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Venice’s canals go dry following weeks without rain

February 5, 2018 by  
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Venice has historically had a problem with too much water inundating its canals, but thanks to a combination of low tides and a lack of rain over the last few weeks, the sinking city’s waterways have turned into channels of mud. Indeed, unusual weather patterns have caused Venice’s water levels to plummet by more than two feet (60cm), rendering a number of channels completely unusable. And with no way to move through the city, many locals have left their boats and gondolas to languish in the muck. The Independent reports that dip in water is the direct result of low tides caused by the super blue blood moon paired with unseasonably dry weather. This, however, is not the first time the Italian city has seen its canals go dry; in 2016, water levels fell by 2.16 feet (66cm), and in 2008 and 1989 levels dropped by 2.95 feet (90cm). The canals are expected to return to normal when the rain returns. Related: Italy is giving away hundreds of historic castles and villas for free  While the phenomenon is surely alarming, flooding remains the biggest threat to the city.  Quarternary International published a report last year forecasting that Venice could disappear by the end of the century as a result of rising sea levels caused by climate change . The Mediterranean Sea is in fact predicted to rise by 4.59 feet (140cm) before 2100. The city itself is also sinking at a rate of about 1-2mm a year. Via Independent UK Images via Wiki Commons and Flickr

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Venice’s canals go dry following weeks without rain

Cape Town’s water pipes could run dry by April

January 16, 2018 by  
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Cape Town in South Africa is battling its worst drought in a century – and the city’s water supply is in trouble. Authorities are scrambling to drill boreholes and construct desalination plants, but Day Zero – when water taps run dry – is now predicted to take place on April 21st. Reuters quoted councilor Xanthea Limberg as saying, “At the current rate the city is likely to reach Day Zero on 22 April. There is a real risk that residents will have to queue.” Mayor Patricia de Lille recently moved the date up to April 21. Related: 16-year-old South African girl invents drought-fighting super material from orange peels Dam levels fell under 30 percent in the first week of 2018, according to city officials – but only around 19.7 percent of that water is deemed usable. When the dams hit 13.5 percent, locals will have to start lining up for water. Locals would receive up to 25 liters, or around 6.6 gallons, of water per person per day. Reuters painted a picture of a current test water collection site, where people wait between metal fences to fill containers up via standpipes. The city could introduce around 200 more of these areas. According to Limberg, the situation has grown worse as some people have not limited themselves to 87 liters, around 23 gallons, a day. Reuters said there are many wealthy residents with sprinkler systems and swimming pools. The goal of the authorities is to cut Cape Town’s consumption to 500 million liters, or around 132 million gallons, per day – that’s half the amount the city consumed two years ago, per Reuters. Via Reuters and Agence France-Presse Images via Depositphotos and Marcelo Novais on Unsplash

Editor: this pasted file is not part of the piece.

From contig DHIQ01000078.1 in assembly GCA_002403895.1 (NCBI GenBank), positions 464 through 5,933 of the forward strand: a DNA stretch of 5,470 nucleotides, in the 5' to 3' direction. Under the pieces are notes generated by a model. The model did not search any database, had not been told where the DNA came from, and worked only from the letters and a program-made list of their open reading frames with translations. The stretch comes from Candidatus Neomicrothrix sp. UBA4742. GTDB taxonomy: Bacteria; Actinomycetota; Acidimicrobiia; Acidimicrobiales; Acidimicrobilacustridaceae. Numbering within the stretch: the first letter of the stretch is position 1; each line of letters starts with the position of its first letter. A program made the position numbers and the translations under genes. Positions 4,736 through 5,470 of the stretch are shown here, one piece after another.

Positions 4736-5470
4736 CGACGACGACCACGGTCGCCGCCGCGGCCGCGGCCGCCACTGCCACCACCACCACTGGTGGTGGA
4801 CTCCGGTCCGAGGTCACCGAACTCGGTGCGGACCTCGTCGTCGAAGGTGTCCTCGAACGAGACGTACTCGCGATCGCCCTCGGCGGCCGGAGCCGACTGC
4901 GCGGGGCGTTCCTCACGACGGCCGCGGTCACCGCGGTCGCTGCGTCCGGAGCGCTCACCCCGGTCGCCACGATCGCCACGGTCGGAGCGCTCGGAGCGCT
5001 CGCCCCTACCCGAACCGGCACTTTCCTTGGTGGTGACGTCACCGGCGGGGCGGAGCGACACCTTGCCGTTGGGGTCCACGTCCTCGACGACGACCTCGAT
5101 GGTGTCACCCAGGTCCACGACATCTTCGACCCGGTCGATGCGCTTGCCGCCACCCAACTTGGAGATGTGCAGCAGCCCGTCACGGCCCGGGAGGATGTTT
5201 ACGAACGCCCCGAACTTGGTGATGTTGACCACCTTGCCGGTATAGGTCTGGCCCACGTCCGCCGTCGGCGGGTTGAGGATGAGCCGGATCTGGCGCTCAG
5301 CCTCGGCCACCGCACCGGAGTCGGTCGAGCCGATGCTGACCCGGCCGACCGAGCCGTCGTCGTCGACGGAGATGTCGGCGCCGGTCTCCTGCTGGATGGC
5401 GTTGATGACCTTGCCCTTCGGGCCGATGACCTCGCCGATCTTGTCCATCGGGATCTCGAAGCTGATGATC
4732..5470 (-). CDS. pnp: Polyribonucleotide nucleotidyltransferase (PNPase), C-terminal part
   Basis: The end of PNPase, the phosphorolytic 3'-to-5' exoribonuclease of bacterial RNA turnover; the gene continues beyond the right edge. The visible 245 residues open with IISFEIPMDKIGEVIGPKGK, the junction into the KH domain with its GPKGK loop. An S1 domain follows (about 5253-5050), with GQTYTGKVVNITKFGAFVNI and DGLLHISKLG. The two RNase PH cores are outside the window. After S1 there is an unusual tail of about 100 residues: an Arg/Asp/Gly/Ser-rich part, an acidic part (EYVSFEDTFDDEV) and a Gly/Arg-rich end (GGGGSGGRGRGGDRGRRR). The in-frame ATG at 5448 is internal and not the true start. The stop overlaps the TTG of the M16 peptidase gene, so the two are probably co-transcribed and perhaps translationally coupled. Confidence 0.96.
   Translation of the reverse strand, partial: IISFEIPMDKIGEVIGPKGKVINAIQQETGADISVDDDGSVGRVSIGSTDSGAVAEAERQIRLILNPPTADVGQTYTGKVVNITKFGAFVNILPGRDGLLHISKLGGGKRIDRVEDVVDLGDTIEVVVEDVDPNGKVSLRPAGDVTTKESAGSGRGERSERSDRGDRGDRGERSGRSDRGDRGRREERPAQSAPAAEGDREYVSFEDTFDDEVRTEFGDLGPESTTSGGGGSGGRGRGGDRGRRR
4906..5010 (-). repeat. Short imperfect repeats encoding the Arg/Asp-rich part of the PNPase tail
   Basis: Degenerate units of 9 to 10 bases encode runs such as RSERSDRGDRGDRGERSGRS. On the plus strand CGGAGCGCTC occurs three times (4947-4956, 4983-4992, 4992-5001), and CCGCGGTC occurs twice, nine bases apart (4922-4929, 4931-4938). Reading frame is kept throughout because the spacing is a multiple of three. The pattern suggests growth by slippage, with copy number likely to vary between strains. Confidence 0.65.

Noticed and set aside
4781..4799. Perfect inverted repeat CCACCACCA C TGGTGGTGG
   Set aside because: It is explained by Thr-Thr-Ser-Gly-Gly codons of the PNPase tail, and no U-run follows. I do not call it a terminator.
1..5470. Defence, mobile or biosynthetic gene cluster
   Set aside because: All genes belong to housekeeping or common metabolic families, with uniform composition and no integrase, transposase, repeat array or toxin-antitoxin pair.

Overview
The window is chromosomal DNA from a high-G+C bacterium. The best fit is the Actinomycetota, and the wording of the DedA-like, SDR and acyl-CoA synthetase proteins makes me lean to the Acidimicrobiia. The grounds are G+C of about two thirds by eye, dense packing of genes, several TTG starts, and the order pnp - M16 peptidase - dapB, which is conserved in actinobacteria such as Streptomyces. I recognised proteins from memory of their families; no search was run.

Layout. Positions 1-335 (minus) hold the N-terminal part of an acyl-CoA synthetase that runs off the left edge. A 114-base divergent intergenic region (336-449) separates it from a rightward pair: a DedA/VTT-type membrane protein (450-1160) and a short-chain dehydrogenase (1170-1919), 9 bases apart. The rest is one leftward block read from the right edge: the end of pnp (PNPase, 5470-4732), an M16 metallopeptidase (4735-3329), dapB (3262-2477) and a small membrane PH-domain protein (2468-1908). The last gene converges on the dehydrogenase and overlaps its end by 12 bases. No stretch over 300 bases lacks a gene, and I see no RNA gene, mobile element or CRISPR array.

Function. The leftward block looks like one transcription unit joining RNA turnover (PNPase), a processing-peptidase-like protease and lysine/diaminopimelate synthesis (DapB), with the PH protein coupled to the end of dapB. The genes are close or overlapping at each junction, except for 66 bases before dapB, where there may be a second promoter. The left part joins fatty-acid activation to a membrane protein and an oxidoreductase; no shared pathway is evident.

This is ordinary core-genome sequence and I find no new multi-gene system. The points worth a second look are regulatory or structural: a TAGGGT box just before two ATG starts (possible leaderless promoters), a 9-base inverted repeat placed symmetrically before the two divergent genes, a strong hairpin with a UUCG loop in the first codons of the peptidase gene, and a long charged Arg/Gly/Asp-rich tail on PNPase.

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Out of control wildfires force thousands to flee their homes in Southern California

December 6, 2017 by  
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Relentless wildfires in Southern California have forced thousands of people to evacuate and threaten over 12,000 homes. The largest fire, centered around Ventura, has burned over 70,000 acres, shut down freeways, knocked out power for thousands and is so large it can be seen from space. Experts say that this is “just the beginning” of the problem, as the fires rage out of control in extremely dry conditions, pushed by the Santa Ana winds. Embed from Getty Images window.gie=window.gie||function(c){(gie.q=gie.q||[]).push(c)};gie(function(){gie.widgets.load({id:’isef-DPVSbhi6hrtOzU0gw’,sig:’8MVDCZMWHVWThSLQhpAV515zx5qbn9WZflUo-qOws8o=’,w:’594px’,h:’396px’,items:’886889264′,caption: true ,tld:’com’,is360: false })}); The Santa Ana winds – which usually blow during October – have rapidly pushed the fires over the past few days and there is zero percent containment at this point, which firefighters say will likely remain the case until the dry conditions and winds relent. Red Flag warnings have been issued from Santa Barbara to the Mexico border because the area is expected to have one of the driest two-month periods seen in over a century, prompting concerns about additional fires. Embed from Getty Images window.gie=window.gie||function(c){(gie.q=gie.q||[]).push(c)};gie(function(){gie.widgets.load({id:’-UQIwCqMSmV58VyTYJcNhg’,sig:’_e2bkc0_zyKQ46YhUpwm9nSBLej2HWDO52Ov1yX9fho=’,w:’594px’,h:’396px’,items:’886767680′,caption: true ,tld:’com’,is360: false })}); Related: Donald Trump believes California farmers who say “there is no drought” One fire, called the Skirball fire, threatens Los Angeles neighborhoods and the Getty Center and has jumped across the 405 Freeway – one of the most trafficked freeways in the US. The Creek fire rages out of control 20 miles north of Los Angeles and has devoured 11,000 acres in a short time. The largest fire, called the Thomas fire in Ventura, has forced 38,000 people to evacuate and has consumed 150 structures, including homes and apartment buildings. A fourth fire in San Bernadino has been 50 percent contained and has burned 100 acres. Embed from Getty Images window.gie=window.gie||function(c){(gie.q=gie.q||[]).push(c)};gie(function(){gie.widgets.load({id:’IaqOVadkQgFPtwp6RPF7cQ’,sig:’p0PsoBawHX52fAr2TOVQZusImKU4D6XwKbysWG6a07A=’,w:’594px’,h:’397px’,items:’886861778′,caption: true ,tld:’com’,is360: false })}); Governor Jerry Brown has declared a state of emergency, and residents are advised to heed all evacuations warnings for their own safety. Experts also warn people in the area to be extremely cautious, because another blaze could easily erupt due to the massive winds and dry conditions. Via ABC Lead image via Deposit Photo